We have before us, at the end of the Greed Decade, that rarest of birds: a major political novel about what America has been doing to itself, to its children, all these many years. And as Thomas Pynchon turns his attention to the nightmares of the present rather than the past, his touch becomes lighter, funnier, more deadly. And most satisfying of all is that aforementioned hint of redemption, because this time entropy is not the only counterweight to power; community, it is suggested, might be another; and individuality; and family. These are the values the Nixon-Reagan era stole from the sixties and warped, aiming them back at America as weapons of control. They are values which Vineland seeks to recapture, by remembering what they meant before the dirt got thrown all over them, by recalling the beauty of Frenesi Gates before she turned.

  Thomas Pynchon is no sentimentalist, however, and the balance between light and dark is expertly held throughout this novel, so that we remain uncertain until the final pages as to which will prevail, hippie heaven or Federal nemesis; and are left, at the last, with an image of such shockingly apt moral ambiguity that it would be quite wrong to reveal it here.

  Vineland, Mr Pynchon’s mythical piece of Northern California, is of course also ‘Vinland’, the country discovered by the Viking Leif Erikson long before Columbus, ‘Vineland the Good’; that is to say, this crazed patch of California stands for America itself. And it is here, to Vineland, that one of America’s great writers has, after long wanderings down his uncharted roads, come triumphantly home.

  1990

  KURT VONNEGUT

  In Kurt Vonnegut’s most famous novel, Slaughterhouse 5, the hero Billy Pilgrim ends up as an exhibit in a zoo on the planet Tralfamadore, where his couplings with a famous movie star are found mildly diverting. In The Sirens of Titan, the entire course of human history is subverted by a Tralfamadorean envoy whose spaceship has broken down on the moon. The Great Wall of China, the Pyramids, Stonehenge turn out to be his demands for spare parts. The envoy is carrying a message from Tralfamadore to another super-advanced species across the galaxy. This message is deemed important enough to justify manipulating thousands of years of human development.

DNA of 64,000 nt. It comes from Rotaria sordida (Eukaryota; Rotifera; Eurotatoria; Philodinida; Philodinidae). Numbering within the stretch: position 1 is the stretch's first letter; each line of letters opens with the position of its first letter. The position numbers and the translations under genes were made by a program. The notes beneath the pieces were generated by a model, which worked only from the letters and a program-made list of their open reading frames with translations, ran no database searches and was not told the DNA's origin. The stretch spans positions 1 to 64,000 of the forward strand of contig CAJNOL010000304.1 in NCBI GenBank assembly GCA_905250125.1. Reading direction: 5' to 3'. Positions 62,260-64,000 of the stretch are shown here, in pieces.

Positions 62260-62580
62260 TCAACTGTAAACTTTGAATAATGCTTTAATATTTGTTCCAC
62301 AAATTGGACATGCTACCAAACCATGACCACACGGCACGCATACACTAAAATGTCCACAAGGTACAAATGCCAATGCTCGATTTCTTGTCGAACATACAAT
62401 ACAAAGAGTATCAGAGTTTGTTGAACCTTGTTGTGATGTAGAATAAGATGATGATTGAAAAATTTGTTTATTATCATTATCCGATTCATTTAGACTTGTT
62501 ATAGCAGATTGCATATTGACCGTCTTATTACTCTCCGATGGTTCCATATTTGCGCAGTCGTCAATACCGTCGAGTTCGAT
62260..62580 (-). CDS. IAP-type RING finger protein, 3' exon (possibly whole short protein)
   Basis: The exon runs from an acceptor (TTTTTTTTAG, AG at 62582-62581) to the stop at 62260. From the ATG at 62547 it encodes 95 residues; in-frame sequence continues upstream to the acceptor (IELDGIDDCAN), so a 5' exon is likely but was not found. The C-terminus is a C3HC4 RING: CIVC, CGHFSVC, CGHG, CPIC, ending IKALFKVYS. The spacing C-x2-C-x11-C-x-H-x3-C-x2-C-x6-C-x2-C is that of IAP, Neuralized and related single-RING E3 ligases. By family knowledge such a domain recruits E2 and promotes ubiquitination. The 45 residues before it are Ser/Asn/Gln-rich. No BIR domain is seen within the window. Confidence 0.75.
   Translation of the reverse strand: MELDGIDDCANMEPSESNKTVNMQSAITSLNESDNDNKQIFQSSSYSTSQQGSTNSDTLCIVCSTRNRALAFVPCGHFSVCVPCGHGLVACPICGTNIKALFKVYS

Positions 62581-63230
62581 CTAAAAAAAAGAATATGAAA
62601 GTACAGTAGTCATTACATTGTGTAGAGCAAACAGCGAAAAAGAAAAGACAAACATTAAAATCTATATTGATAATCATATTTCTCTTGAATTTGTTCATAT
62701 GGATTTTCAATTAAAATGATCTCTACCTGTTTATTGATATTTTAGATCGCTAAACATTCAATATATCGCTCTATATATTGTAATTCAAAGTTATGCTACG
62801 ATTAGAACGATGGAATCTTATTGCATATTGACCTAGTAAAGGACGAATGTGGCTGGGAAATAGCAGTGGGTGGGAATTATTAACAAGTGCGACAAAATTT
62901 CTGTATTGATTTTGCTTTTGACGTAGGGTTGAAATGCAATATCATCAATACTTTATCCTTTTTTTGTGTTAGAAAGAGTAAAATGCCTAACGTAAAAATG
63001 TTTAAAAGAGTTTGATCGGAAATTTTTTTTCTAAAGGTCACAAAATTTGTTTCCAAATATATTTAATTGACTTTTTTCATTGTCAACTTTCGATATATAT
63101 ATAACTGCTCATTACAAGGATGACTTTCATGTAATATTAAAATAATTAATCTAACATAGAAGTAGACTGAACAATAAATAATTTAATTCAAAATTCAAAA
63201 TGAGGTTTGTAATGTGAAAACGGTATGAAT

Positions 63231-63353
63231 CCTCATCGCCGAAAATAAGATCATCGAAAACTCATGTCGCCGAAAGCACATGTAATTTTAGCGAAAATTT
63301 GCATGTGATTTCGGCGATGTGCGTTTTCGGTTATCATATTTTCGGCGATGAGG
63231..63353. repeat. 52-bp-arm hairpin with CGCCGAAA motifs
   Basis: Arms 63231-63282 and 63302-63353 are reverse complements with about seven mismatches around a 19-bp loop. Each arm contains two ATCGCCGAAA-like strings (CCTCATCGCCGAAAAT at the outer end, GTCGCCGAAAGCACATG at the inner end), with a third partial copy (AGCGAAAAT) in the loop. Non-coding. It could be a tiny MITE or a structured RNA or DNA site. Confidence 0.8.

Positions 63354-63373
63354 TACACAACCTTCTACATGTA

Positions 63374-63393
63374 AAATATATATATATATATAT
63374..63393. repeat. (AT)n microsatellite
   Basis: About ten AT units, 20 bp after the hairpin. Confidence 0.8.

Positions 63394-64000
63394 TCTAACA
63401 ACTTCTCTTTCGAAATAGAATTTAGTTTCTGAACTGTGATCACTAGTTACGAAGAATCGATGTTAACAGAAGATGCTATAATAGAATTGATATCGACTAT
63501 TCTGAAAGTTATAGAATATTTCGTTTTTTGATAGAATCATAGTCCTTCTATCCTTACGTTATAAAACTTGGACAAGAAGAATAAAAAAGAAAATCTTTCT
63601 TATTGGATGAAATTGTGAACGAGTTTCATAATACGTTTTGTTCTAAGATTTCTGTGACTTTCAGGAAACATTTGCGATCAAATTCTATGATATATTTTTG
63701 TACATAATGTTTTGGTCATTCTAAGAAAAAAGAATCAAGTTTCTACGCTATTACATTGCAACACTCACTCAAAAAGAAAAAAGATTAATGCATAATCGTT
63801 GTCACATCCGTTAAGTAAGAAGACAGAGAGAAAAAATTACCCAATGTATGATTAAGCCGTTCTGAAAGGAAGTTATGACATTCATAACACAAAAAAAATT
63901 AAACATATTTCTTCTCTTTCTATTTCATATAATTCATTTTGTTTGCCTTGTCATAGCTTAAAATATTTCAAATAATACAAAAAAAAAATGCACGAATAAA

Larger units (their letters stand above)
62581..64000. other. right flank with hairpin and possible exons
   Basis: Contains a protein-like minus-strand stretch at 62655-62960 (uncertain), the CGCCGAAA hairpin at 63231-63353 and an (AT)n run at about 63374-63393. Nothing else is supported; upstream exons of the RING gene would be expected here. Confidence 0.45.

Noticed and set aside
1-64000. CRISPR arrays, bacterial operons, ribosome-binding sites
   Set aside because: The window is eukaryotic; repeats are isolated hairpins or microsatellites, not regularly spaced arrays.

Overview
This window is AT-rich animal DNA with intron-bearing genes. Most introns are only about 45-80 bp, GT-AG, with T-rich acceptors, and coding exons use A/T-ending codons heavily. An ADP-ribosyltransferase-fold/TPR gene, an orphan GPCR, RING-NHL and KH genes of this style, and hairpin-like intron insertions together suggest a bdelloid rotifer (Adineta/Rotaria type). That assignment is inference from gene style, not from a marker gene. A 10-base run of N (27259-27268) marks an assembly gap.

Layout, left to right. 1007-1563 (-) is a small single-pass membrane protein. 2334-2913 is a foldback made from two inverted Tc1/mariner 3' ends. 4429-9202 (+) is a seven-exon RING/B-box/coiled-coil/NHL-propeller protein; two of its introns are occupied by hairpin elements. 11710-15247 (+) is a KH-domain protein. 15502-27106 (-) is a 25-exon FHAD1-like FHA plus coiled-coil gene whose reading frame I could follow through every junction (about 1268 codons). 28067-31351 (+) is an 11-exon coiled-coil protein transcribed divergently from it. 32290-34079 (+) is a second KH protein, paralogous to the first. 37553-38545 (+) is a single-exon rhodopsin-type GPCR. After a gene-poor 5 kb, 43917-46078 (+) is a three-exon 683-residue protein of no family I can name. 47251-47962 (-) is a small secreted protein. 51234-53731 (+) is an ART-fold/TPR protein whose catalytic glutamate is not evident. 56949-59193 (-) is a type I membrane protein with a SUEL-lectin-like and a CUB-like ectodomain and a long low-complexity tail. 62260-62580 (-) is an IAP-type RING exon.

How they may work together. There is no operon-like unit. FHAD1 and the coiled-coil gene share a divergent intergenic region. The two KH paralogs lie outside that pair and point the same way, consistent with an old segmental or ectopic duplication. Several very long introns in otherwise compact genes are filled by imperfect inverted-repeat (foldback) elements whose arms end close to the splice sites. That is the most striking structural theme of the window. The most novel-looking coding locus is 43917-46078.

The message reads: ‘Hello.’

  Vonnegut’s readers have long been aware that the view from Tralfamadore is, to say the least, unflattering. And these days, Vonnegut’s own attitude to homo sapiens is increasingly Tralfamadorean. Humankind, as readers of Hocus Pocus are frequently informed, is a pretty poor species, not nearly as bright as it thinks it is, and a lot more cruel. American humankind is probably even worse. Kurt Vonnegut’s response is a sort of hip, cynical world-weariness, his tone halfway between jeremiad and shrug. He is the only important and original writer in the world whose entire œuvre can be summed up in three words: ‘So it goes.’

  In Hocus Pocus, Vonnegut’s old weakness for so-it-goes catch-phrases has infected many of his characters, whose responses to life on the planet have shrunk alarmingly. One character faces everything in life, love, war and death by saying, ‘I had to laugh like hell.’ Another likes to end sentences by asking, ‘So what, so what?’ A black convict’s defining phrase is harsher: ‘See the Nigger fly the airplane.’ And so on. The entire novel, its whole web of event and symbol, can be explained by two words, both place-names.

  ‘America.’ ‘Vietnam.’

  The narrator, Eugene Debs Hartke, named after an old American socialist politician, is a Vietnam veteran and the experience has damaged his soul, of course. Lest we miss this, one of his lovers suggests that he should tell any woman fool enough to fall in love with him, ‘Welcome to Vietnam.’ He is concerned to enumerate (1) the women he has slept with, and (2) the Vietnamese he has killed. These two numbers will turn out to be (you’ll never guess) the same number.